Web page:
You can also walk along the Dubai Creek and find yourself an abra (boat) to take you around. (You’ll learn how important the creek was to the development of the city at the museum.) You can actually have a lunch or dinner cruise along the creek on the bigger dhow boat. But the food is not great so I don’t recommend it. (A wonderful experience on a dhow would be a day trip to Oman! Jump off and swim in the salty Musandam sea; plus you may even see some dolphins!)
Save half a day or more for Bastakiya. Remember, the heat of the desert takes a toll on you! You may not be able to explore out in the sun as long as you usually do.
Atlantis, The Palm & Aquaventure
Atlantis is a hotel and entertainment complex located at the Palm. (Yes, the Palm is the iconic palm-shaped reclaimed area you see from ze sky.) One of its facilities is the Marine and Waterpark.
The waterpark is loads of fun with crazy tall and winding slides! Plus, it incorporated its marine park so some of the slides have you entering a tunnel surrounded by an aquarium. Pretty trippy! There is another waterpark in Dubai called Wild Wadi. I didn’t get to go to that one. But I was happy I chose Aquaventure instead.
Friday Brunch at “The Walk” Jumeirah Beach Residences
Work weeks in the Middle East start on Sunday and end on Thursday (Though I believe they used to only have 1 day off per week). Basically, their Friday is like our Saturday.
Anyway! A brunch tradition has started in Dubai and loads of hotels and restaurants offer Friday brunch buffets. You can even opt for bottomless champagne! I suggest looking for a place near the Jumeirah Beach Residences (JBR) so you see the shopping boardwalk and maybe hang around by the beach. (Yo, Filipinos! There’s a ChowKing somewhere here! HAHA!) Here’s a list of the top Friday Brunch spots in Dubai.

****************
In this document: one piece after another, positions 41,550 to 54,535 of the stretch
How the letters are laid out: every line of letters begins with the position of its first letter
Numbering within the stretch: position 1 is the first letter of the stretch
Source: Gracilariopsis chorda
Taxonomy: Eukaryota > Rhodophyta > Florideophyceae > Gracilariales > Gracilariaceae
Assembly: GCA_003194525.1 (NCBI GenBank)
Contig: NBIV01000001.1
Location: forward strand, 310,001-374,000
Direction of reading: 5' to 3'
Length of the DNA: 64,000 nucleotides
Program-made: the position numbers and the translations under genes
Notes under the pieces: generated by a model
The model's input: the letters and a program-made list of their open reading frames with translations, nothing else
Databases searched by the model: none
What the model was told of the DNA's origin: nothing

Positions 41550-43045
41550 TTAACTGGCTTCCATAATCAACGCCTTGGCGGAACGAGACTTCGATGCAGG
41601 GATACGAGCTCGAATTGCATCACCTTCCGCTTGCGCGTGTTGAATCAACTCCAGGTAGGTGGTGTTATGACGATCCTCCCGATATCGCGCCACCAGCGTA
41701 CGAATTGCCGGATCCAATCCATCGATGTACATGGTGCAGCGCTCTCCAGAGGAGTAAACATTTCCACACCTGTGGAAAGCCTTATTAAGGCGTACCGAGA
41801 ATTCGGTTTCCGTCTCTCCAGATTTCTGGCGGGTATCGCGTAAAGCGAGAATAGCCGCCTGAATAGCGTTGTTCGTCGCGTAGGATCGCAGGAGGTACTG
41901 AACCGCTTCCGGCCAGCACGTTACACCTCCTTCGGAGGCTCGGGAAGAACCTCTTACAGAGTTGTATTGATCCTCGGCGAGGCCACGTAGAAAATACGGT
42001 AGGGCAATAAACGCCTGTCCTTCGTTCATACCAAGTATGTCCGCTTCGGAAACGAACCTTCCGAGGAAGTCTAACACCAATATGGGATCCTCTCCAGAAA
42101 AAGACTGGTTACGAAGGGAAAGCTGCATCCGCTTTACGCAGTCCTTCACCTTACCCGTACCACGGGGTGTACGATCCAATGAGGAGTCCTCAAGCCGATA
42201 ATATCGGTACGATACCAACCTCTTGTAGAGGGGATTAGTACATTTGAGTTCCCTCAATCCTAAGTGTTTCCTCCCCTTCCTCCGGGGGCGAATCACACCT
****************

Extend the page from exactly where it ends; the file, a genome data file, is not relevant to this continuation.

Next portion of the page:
Burj Al Arab
The Burj Al Arab is the iconic 7-star hotel in Dubai designed to appear like a ship’s sail. It is also built on reclaimed land and connects to the mainland through a private bridge.
If the Burj Al Arab rates turn you off, you can enjoy the view of the iconic hotel instead! Look for Kite Beach or Burj Beach. Take time to catch the sunset. 🙂
Souk Madinat Jumeirah is an interesting mall near the Burj Al Arab area. There are also some restaurants and pubs.
Ski Dubai at Mall of Emirates has the indoor ski slope and other activities if you want to experience snow in the middle of the desert. If you end up in this mall, try out the restaurant “Al Hallab”. Good food!
There are some wonderful food in Dubai! Do some research and make sure you have Indian, Lebanese, and Moroccan cuisine! I had the creamiest hummus I’ve ever tasted in my life in Zaroob. Also remembering Gazebo for Indian food and Al Hallab for Lebanese. I’ll scatter food photos around this post to tickle tastebuds!
Taxis. Taxi rates are reasonable. While there is a train system and some buses… gas is CHEAP. Seriously. You’ll probably post a photo of the gas prices on Instagram. Also, you wouldn’t want to walk in the heat of the desert. You might think you can because you like walking around. You walk around everywhere! But not in the desert. Trust me.
Rent a car. This might actually be cost effective if you’re a group. Plus, there’s no limit to where to go. Again, gas is cheap! But you will have to pay toll fees, which aren’t as cheap. Also, KNOW THE ROAD RULES. You won’t see many traffic cops but they have loads of sensors and cameras everywhere. And they will issue you a ticket, even without you knowing. Fines are expensive! So be sure you know the rules and strictly abide by them.
Trains & Buses. You can also take the Dubai Metro and their feeder buses. It isn’t the most extensive public transport system. But if you find your destination very close to a train station, then go for it! I took it a few times. The train and the stations are cool, but beyond the stations – walking in the desert heat is a major downer. (For more info, check out the Dubai Roads & Transport website or this unofficial site for the Dubai Metro)